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Climate Coalition Moving Forward


Short-lived climate pollutants are responsible for more than 30 percent of current global warming, said Secretary Clinton.

In less than four months the Coalition has nearly tripled in size.

In mid-February, Secretary of State Hillary Clinton announced the launch of the Climate and Clean Air Coalition to Reduce Short-Lived Climate Pollutants, an initiative aimed at reducing warming agents that are known to be particularly harmful to human health and contribute significantly to global and regional warming. In less than four months the Coalition has nearly tripled in size, from the founding members - Bangladesh, Canada, Ghana, Mexico, Sweden, the United States, and the United Nations Environment Programme - to now including all the G-8 countries, Norway, Nigeria, Denmark, Colombia, the World Bank, and the European Commission.

“The Climate and Clean Air Coalition is designed to get results for what are called . . . . short-lived climate pollutants, including methane, black carbon, and the hydro fluorocarbons,” said Secretary of State Hillary Clinton during her visit to Sweden in early June. “These pollutants are responsible for more than 30 percent of current global warming. And because they are also very harmful to human health and to agriculture, we can save millions of lives and tons of crops as well by acting now.”

Major reductions of these pollutants can be done inexpensively and with existing technologies, noted Secretary Clinton:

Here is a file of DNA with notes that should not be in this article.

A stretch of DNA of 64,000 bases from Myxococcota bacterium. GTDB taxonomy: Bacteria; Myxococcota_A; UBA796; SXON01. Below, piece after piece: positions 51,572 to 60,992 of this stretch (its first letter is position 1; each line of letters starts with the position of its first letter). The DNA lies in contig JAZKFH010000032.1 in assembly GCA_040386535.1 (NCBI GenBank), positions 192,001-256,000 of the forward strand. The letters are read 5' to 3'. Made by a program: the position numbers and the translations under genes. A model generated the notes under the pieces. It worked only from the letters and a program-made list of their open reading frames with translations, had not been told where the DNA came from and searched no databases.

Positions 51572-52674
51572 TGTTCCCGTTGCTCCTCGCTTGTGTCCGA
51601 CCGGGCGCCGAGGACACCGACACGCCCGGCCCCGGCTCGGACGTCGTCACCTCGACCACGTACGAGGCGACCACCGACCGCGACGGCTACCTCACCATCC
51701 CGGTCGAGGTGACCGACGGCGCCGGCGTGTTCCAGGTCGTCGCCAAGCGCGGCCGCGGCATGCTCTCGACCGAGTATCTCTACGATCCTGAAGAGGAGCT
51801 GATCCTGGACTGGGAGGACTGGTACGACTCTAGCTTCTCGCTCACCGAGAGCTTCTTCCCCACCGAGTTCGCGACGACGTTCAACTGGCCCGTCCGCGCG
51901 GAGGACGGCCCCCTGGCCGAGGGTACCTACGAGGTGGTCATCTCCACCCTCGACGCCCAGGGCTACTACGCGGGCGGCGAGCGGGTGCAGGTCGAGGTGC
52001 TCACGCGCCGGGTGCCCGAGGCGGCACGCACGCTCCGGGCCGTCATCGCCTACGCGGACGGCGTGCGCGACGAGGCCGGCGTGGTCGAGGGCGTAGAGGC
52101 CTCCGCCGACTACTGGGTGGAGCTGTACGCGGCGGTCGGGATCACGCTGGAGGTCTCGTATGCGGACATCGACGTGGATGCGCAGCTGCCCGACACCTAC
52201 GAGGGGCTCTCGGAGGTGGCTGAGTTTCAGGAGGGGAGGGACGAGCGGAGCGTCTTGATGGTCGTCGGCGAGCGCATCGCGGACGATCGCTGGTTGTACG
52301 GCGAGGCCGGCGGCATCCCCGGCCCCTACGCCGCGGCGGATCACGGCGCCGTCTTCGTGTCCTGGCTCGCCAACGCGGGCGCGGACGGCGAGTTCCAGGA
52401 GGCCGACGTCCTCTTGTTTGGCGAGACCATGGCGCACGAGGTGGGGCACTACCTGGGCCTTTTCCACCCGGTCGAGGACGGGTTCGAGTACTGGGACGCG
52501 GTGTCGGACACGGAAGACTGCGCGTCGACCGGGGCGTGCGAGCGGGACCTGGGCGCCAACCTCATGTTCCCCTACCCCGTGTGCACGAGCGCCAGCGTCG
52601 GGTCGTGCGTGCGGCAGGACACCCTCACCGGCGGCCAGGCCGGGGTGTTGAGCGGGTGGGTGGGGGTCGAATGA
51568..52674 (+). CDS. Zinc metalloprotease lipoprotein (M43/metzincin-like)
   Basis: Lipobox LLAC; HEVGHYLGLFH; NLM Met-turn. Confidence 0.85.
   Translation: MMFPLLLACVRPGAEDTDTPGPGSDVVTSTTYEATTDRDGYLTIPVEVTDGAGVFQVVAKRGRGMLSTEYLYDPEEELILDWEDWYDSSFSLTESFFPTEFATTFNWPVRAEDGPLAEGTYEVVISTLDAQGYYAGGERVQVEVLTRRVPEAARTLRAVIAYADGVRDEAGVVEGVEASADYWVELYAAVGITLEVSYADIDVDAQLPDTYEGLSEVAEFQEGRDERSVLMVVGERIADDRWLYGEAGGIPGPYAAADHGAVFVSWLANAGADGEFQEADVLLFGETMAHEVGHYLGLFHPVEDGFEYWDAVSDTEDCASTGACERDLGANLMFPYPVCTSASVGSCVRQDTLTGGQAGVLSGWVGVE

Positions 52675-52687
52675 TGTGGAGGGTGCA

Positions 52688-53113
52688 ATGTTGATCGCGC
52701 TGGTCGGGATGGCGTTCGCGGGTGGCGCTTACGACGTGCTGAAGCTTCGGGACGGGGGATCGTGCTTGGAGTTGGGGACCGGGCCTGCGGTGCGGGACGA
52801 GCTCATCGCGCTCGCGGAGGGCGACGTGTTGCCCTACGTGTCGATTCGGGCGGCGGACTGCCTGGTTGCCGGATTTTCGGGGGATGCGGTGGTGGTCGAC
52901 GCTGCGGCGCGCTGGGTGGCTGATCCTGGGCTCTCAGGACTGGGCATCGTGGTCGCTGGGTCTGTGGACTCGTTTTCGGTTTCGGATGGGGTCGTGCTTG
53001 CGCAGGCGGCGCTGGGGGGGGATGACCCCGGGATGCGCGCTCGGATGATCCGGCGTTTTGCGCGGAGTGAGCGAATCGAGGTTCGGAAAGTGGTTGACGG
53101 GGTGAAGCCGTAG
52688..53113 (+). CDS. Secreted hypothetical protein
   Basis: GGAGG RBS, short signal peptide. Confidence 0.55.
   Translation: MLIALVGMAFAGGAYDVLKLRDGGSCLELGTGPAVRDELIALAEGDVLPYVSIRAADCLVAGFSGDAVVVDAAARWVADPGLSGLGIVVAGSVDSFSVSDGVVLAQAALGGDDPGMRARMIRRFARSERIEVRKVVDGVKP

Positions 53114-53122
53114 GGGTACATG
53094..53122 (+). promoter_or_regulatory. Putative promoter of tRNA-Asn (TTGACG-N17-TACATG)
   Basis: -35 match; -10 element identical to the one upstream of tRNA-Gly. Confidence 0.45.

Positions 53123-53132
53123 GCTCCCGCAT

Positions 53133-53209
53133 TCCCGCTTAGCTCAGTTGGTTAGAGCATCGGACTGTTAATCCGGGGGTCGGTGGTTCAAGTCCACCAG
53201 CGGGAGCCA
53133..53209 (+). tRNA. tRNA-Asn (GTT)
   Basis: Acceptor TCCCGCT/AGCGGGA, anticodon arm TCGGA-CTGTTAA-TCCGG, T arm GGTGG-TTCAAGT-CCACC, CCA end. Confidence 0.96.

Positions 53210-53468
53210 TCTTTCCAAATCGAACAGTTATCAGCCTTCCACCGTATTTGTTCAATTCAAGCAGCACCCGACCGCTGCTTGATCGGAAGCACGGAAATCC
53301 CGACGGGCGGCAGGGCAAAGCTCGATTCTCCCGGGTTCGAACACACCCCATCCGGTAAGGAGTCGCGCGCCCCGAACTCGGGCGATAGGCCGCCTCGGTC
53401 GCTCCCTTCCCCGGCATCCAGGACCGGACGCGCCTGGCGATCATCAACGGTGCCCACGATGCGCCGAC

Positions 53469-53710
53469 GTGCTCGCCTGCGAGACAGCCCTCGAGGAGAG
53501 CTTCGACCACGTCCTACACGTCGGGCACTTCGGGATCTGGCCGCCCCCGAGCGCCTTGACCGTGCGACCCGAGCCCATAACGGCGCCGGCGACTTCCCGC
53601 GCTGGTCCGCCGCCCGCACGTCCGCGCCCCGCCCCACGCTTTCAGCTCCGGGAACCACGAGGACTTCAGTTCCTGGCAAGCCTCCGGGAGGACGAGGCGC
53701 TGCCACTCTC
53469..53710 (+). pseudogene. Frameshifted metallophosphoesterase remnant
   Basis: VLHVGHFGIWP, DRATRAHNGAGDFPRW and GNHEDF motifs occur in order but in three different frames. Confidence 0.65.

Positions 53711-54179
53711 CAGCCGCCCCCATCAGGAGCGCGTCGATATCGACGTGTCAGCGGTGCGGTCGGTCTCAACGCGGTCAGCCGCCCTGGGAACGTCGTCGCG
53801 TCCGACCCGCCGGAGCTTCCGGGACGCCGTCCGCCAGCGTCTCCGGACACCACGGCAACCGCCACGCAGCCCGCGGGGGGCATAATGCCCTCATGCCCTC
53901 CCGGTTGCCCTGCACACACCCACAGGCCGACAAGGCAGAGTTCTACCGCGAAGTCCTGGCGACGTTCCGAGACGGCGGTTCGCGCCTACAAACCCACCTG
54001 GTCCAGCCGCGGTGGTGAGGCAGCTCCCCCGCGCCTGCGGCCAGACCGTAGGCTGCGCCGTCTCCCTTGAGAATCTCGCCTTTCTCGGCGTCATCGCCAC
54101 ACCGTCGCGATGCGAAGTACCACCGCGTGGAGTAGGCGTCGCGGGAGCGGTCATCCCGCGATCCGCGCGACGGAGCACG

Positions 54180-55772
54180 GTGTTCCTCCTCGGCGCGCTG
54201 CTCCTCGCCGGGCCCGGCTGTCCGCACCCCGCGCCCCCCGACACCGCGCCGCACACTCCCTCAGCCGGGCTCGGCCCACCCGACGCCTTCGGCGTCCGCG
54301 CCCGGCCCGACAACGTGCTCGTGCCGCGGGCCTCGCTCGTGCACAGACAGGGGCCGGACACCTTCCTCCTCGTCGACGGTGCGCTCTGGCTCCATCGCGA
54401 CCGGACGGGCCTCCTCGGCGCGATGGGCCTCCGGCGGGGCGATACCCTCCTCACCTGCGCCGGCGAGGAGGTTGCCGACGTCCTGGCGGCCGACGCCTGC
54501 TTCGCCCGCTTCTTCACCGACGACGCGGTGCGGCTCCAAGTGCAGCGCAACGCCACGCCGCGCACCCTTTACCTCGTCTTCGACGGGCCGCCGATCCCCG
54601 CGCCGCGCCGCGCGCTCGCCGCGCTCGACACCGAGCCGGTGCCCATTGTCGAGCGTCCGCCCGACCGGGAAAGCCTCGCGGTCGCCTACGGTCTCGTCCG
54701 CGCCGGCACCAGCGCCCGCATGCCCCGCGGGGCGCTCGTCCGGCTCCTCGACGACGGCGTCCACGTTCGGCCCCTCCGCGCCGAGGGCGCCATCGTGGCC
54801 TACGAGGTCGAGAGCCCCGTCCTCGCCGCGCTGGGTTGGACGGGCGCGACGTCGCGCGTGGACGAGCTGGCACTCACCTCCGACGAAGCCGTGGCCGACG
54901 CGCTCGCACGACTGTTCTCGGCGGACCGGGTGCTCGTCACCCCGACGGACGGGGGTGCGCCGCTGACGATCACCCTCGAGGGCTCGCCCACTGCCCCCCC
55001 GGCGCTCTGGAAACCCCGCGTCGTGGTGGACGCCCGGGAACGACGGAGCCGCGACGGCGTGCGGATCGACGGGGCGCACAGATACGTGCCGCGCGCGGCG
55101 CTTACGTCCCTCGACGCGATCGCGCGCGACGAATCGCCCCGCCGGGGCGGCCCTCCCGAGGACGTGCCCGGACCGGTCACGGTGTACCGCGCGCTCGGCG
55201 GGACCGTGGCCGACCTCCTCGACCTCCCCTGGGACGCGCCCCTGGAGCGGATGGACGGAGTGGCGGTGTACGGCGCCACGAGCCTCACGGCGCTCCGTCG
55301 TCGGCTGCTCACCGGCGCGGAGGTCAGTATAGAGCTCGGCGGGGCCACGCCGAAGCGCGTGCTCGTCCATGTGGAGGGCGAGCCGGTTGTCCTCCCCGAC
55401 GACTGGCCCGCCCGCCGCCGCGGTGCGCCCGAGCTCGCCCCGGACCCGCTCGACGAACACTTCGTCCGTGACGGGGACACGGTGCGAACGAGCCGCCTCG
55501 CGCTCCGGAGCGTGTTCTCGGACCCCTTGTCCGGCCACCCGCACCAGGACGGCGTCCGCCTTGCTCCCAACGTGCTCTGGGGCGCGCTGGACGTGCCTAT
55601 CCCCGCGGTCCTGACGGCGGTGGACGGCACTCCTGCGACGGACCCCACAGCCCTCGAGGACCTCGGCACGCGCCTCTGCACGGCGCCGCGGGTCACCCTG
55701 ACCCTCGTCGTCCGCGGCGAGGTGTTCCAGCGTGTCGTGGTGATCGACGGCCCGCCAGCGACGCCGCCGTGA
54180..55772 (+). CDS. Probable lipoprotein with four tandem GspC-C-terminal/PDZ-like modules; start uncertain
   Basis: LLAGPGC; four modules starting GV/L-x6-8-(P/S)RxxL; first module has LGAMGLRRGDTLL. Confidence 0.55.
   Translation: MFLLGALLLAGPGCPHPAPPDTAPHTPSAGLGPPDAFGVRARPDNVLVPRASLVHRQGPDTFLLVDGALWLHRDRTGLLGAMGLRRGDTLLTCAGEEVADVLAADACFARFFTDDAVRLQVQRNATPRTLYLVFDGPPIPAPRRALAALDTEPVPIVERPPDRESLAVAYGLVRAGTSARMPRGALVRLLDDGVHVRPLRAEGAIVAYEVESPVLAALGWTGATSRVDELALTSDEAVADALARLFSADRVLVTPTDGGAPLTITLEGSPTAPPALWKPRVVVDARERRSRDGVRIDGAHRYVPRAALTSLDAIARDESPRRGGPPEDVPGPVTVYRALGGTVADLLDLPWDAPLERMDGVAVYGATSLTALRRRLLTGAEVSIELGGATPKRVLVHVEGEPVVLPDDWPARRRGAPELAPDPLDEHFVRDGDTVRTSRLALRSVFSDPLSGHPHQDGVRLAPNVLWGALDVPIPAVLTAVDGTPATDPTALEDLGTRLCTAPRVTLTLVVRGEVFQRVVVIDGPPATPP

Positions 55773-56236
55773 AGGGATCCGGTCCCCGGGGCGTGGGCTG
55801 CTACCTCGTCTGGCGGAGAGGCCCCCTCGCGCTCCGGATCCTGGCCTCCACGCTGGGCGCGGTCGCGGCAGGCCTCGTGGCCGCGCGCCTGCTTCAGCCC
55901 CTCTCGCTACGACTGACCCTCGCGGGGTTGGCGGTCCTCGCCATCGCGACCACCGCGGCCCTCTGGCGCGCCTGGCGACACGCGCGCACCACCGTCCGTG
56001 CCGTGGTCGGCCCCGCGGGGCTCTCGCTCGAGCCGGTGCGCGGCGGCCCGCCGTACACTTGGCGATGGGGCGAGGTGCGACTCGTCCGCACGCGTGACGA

\“One third of all methane leaked and vented by oil and gas companies can be avoided at a net cost of zero dollars or zero kroner. So we need to convince decision makers everywhere, political leaders, CEOs, civil society leaders, investors, and students that this is one of those areas where we can show tangible progress almost immediately and that we can do it in a cost-effective way.”

In Sweden, Secretary Clinton announced the beginning of a global campaign to close the information gap about short-lived climate pollutants. “We, in fact, are going to be holding a global contest to find the best, most creative ideas for raising awareness about short-lived pollutants and the work that must be done to stop them. So I invite everyone to visit the coalition’s new website for further information. The address is www.UNEP.org/CCAC,” she said.

“We’ve already made progress on the Climate and Clean Air Coalition in less than four months,” said Secretary Clinton. “And we’re going to continue working closely with Sweden and our other partners. And we are determined to take aggressive action in the months ahead. We can do no less.”

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